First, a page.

Update 2003-04-23 09:20 GMT
This worm has been mistakenly referred to as W32.Sars worm because of the SARS theme it uses to bully the recipients of infected messages to open the attachments.
At the time of this update the Coronex worm has not been reported to be in the wild.
Once detected, the F-Secure security product will automatically disinfect the suspect file by either deleting it or renaming it.
More scanning & removal options
More information on scanning or removal options is available in the documentation for your F-Secure security product on the Downloads section of our Home - Global site.
You may also refer to the Knowledge Base on the F-Secure Community site for more information.
Coronex is a worm virus spreading via the Internet as an attachment to infected emails. The worm also copies itself to the "C:\My Downloads" directory that may cause other ways of spreading.
The worm itself is a Windows PE EXE file about 12KB in length and is written in Assembler.
The worm activates (from an infected email message) only when a user clicks on the attached file. If this happens the worm starts its installation and spreading routines.
While installing the worm copies itself to the Windows directory under the name "corona.exe" registers this file in the system registry auto-run key:
HKLM\Software\Microsoft\Windows\CurrentVersion\Run PC-Config32 = %WinDir%\corona.exe
The installation procedure contains bugs, therefore the worm often is not able to install itself into the system, however, despite this the worm is still able to activate its spreading routines.
To send infected messages the worm uses a direct connection to the "ns.execulink.com" SMTP server. To get victim email addresses the worm scans the WAB database (Windows Address Book).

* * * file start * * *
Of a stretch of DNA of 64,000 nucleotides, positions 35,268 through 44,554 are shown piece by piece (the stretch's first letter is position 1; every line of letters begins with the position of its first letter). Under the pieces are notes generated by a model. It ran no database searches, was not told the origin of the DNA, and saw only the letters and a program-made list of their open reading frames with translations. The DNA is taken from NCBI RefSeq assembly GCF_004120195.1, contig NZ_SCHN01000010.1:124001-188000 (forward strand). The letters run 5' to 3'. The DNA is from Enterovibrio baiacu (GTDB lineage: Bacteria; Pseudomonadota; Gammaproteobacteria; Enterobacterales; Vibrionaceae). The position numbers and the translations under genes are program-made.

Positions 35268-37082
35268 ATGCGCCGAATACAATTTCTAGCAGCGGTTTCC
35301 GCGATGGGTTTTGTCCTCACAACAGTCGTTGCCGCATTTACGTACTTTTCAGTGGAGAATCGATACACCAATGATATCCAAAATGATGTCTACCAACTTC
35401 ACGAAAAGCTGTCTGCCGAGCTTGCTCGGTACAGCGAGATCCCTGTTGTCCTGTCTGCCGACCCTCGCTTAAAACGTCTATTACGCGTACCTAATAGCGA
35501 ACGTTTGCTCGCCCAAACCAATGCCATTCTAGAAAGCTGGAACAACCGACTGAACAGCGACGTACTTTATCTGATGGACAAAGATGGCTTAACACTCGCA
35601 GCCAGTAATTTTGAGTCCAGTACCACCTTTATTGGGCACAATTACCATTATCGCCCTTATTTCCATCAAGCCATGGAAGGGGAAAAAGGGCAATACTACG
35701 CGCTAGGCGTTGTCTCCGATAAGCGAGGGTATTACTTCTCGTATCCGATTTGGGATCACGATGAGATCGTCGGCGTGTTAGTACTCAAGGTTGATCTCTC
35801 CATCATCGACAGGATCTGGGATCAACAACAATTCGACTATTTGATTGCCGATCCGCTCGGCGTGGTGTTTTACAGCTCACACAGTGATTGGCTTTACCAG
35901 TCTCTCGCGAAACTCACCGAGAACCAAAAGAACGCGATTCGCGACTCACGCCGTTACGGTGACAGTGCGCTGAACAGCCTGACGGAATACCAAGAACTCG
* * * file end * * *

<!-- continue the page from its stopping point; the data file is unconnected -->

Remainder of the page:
The worm activates its spreading routine once per hour (minute:seconds = 1:1).
Infected messages have different "From", "Subject", and "Message body" fields and "Attachment" file names:
'firstname.lastname@example.org' SARS Severe Acute Respiratory Syndrome sars.exe 'email@example.com' I need your help Severe Acute Respiratory Syndrome corona.exe 'firstname.lastname@example.org' Virus Alert! SARS Virus virus.exe 'email@example.com' Corona Virus honk kong hongkong.exe 'firstname.lastname@example.org' bye deaths virus deaths.exe 'email@example.com' SARS SEE Ya sars2.exe 'firstname.lastname@example.org' SARS Virus SARS Corona Virus cv.exe
The Coronex worm copies itself to "C:\My Downloads" using the following names:
'Cossacks Full Version.exe' 'Battlefield 1942 (full).exe' 'Warcraft III Full.exe' 'Jedi Knight II.exe' 'Quake 3 Full Version.exe' 'Starcraft full.exe' 'Doom 3.exe' 'Tribes 2 (full).exe' 'Rainbow 6 Full.exe' 'Oni full.exe' 'White and Black.exe' 'Return to Castle Wolfenstien (Full).exe' 'Command & Conquer: Generals.exe' 'Black Hawk Down (full).exe' 'The Sims: Unleashed.exe' 'Age Of Mythology.exe' 'Dark Age of Camelot.exe' 'Ultima Online.exe' 'The Lord of the Rings.exe' 'Medel Of Honor: Allied Assault.exe' 'Grand Theft Auto 3 (full).exe' 'Unreal 2: The Awakening (full).exe' 'Unreal.exe' 'Master Of Orion 3.exe'
After copying itself the worm increases its copy file length to several megabytes.
If there is no "C:\My Downloads" directory, the Coronex worm copies itself to current directory.
Detection in F-Secure Anti-Virus was published on April 22nd, 2003 in update:
Detection Type: PC
Technical Details:Kaspersky Labs; April 22nd, 2003